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Don’t Skip Your Financial Checkup

Stay on track by meeting with your advisor at least once a year.

Working with a financial advisor can be one of the best ways to meet your financial goals. An advisor will ask all the right questions about what you’re saving for, how long you plan to invest and your tolerance for risk. And then they’ll work with you to help you reach your goals more quickly.

But meeting with your advisor just once isn't enough. As life changes, so will your savings goals. That’s why it’s important to meet with your advisor to revisit your financial plan at least once a year. Think of it as your financial check-up. 

Why work with an advisor
Once your financial plan and investments are in place, it may be tempting to leave them alone indefinitely, especially when they’re working for you. But research shows that investors who actively work with a financial advisor tend to accumulate more assets (four times more assets) than people who don’t work with an advisor.1 They also save at twice the rate of people without advisors, are twice as likely to have an investment plan and are 1.5 times more likely to maintain a long-term investment strategy.2,3 

You, and your advisor, have put in a lot of hard work to get to this point – and the statistics above should be reassuring. So don’t just put a financial plan in place and forget about it.

When to meet with your advisor
You should meet with your advisor at least once a year to find out how your investments are doing, how much progress you’ve made toward your goals and whether it’s time to consider revising your financial plan.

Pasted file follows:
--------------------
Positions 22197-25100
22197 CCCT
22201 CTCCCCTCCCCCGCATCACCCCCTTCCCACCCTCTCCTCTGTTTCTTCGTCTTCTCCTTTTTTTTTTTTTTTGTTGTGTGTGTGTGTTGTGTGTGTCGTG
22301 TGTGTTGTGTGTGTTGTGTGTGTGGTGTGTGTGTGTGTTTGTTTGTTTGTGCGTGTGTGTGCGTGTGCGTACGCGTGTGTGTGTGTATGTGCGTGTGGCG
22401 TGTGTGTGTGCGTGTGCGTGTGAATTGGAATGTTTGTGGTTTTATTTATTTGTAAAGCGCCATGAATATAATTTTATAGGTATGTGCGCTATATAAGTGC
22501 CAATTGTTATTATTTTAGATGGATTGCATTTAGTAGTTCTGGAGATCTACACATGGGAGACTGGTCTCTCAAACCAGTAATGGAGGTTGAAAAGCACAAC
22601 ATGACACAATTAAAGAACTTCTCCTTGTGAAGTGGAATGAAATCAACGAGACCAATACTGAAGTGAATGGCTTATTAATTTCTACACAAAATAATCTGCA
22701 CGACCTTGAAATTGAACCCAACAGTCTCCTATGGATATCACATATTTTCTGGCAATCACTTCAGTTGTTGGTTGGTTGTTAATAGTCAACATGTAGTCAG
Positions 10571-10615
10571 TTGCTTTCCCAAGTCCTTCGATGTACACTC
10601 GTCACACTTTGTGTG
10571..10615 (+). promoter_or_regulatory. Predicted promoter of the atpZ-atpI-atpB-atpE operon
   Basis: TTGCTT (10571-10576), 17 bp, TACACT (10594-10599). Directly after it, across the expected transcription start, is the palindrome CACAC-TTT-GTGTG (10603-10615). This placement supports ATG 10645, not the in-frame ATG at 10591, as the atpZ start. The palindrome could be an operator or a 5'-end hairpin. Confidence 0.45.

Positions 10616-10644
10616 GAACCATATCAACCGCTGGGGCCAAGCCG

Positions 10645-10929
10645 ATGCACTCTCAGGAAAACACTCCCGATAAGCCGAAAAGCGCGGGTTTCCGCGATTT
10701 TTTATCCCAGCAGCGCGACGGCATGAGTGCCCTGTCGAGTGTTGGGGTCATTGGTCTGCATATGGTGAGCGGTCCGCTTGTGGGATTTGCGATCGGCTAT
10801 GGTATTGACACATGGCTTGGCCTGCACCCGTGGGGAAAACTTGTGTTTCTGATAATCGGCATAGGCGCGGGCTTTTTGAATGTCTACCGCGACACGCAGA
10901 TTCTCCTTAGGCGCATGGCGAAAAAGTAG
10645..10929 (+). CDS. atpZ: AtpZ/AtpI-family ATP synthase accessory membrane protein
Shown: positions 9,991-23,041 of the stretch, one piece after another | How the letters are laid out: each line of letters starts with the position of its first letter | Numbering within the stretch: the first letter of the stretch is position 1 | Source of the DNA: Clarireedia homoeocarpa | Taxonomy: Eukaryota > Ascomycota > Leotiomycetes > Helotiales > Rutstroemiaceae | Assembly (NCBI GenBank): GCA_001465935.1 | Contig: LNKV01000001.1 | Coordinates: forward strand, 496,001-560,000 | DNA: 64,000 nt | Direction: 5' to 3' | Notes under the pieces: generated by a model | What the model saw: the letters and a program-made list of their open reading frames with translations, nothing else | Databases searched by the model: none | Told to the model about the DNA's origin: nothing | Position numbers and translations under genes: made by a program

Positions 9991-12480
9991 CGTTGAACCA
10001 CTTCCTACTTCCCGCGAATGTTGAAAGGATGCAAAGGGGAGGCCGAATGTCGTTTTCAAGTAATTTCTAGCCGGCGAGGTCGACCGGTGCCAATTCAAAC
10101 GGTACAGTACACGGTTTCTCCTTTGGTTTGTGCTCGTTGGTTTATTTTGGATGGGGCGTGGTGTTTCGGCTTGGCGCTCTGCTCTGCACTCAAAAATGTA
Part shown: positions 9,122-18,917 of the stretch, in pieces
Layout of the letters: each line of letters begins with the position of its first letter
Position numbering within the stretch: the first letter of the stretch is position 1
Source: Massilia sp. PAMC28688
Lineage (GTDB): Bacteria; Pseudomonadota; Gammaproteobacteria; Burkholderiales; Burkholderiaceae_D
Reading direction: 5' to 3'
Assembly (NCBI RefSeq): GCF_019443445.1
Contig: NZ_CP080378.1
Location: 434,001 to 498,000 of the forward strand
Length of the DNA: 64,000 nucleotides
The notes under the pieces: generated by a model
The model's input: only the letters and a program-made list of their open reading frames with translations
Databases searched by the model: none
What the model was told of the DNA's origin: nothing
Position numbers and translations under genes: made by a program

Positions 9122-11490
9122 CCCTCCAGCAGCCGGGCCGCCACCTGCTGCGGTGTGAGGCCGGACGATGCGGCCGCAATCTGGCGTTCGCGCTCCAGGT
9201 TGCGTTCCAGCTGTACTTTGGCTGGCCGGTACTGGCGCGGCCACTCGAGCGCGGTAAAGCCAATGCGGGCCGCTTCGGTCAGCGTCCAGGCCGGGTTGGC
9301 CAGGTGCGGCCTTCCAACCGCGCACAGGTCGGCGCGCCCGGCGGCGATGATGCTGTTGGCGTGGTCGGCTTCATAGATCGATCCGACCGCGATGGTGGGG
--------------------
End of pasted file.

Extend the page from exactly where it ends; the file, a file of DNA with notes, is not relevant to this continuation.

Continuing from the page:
Here are some things to talk about during your check-up:

  • Are your investments growing in line with your expectations?
  • Have your insurance needs changed?
  • Have you taken on any new debt or major expenses?
  • Has your household income changed significantly?
  • Do you have any new dependants?

You should also speak with your advisor if you experience any major life change, like getting a new job, getting married, having a child, buying a house, going back to school or putting a child through school. Big life changes can sometimes bring big financial changes -- and could create entirely new financial goals. 

Big changes or little, you don’t have to wait for an annual appointment to ask your advisor whether your current plan will still get you where you need to go. Please contact us to set-up an appointment.

1. Source: New Evidence on the Value of Advice, 2012. Dr. John Cockerline. Advised households have 4 times the median current financial assets of non-advised households.
2. Source: The Value of Advice Report, November 2011 (IFIC).
3. Source: The Value of Advice Report 2012 (IFIC).


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